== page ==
Potty Training for Dummies


As with most of our parenting endeavors, my husband and I decided to start toilet training our 2-and-a-half year old without consulting any resources or establishing a plan, opting instead to rely on our infallible instincts (ha, ha) and whatever wisdom we may have osmosized via our better-educated parent friends. My one strategic move was the purchase of a Lightning McQueen-adorned child’s toilet, partly to ease our toddler’s transition from Lightning McQueen-adorned diapers, and partly because it just went so damn well with the other eight thousand Lightning McQueen-branded items in our house. (I once said I would never buy character merchandise for my child. I didn’t have one then.)


With four weeks of bumbling toilet training under our belts, I’m happy to report that our toddler has pretty much got the urination part down, both in his potty and on a training seat on the actual toilet. Ka-chow! We developed a quite effective rewards system called “peepee bonbon” (bonbon = candy), which entails doing a sort of conga-jig down the hallway to the bathroom while chanting peepee, peepee, bon-bon! peepee, peepee-bon!, and once he’s managed to pee in the toilet, and give a high-five and fist-bump, and wipe himself, and pull up his pants, and flush (bye bye, peepee!), and wash his hands, he is awarded with a piece of candy, the selection of which usually adds another 3 minutes onto this excruciatingly long routine. Toddlers having rather small bladders, this series of events repeats itself roughly every 40 minutes. But all things considered, peepee training has been a success.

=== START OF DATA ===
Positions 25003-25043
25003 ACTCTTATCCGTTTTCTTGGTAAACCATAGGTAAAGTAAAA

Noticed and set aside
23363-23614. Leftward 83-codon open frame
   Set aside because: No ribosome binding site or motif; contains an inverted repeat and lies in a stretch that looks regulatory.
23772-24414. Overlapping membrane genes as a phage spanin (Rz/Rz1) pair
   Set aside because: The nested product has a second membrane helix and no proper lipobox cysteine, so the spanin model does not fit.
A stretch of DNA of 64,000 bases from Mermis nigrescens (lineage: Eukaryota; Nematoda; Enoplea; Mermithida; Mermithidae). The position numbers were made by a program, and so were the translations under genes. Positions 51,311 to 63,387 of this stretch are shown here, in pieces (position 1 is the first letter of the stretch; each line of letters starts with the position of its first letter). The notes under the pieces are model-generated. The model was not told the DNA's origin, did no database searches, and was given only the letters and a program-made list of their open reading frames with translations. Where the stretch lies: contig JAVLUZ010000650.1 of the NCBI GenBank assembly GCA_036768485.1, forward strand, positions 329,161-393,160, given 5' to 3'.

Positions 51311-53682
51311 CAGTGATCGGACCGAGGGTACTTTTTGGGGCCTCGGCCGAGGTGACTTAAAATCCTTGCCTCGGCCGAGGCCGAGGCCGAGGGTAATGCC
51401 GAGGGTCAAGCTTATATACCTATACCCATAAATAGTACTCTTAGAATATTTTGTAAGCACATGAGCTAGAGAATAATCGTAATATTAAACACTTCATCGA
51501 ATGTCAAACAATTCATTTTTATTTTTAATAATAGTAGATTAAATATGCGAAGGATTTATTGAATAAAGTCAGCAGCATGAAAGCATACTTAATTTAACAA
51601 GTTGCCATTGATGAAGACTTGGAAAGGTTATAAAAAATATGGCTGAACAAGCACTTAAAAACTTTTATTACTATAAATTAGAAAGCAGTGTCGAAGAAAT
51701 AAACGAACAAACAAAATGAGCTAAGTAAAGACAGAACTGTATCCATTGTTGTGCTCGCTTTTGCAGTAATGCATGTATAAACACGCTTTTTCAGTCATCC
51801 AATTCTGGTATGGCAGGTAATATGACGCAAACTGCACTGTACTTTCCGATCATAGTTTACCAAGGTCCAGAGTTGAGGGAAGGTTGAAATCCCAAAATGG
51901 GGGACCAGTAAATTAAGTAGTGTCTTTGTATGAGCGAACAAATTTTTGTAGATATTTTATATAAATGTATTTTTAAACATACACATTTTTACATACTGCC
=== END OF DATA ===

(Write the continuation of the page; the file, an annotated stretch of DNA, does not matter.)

Poop-training is a whole other story.


If the quantity of Disney-licensed crap in our house is truly astounding, the amount of actual crap happening in the Lightning McQueen shitter has been dismal. My son seems to harbor a primal fear of pooping on the toilet, and the prospect of a piece of candy is laughably inadequate. To complete the full arc of consumer enslavement, we actually let our son watch a Disney movie if he poops in the toilet! Alas, his attachment to grunty, painful-seeming stand-up pooping is too fierce to be overcome by (what we considered) this very attractive proposition. I NO WATCH A MOVIEEE!!!! he screeches, as soon as I catch him in his standing-poop pose and get that zealous, lion-tamer glint in my eye.


My son seems to harbor a primal fear of pooping on the toilet, and the prospect of a piece of candy is laughably inadequate.

In French, incidentally, you indicate that a child is toilet trained by calling him or her propre - which means, literally, “clean.” The implication seems to be that prior to reaching this milestone, kids are roughly on par with wild animals, having yet to enter a higher realm of bodily and spiritual cleanliness.


Our child, unfortunately, is not yet “clean,” but thanks to his recent success as a toilet-pisser, has decided that he is above wearing diapers now. And so I sometimes find myself hosing diarrhea off the favorite pair of (guess what kind??) teeny undies, or wondering what degree of gross it is (moderately? unforgivably?) to mix our regular laundry in with underwear streaked with actual human feces.


Please send help. Preferably in the form of a poop-themed Pixar movie.

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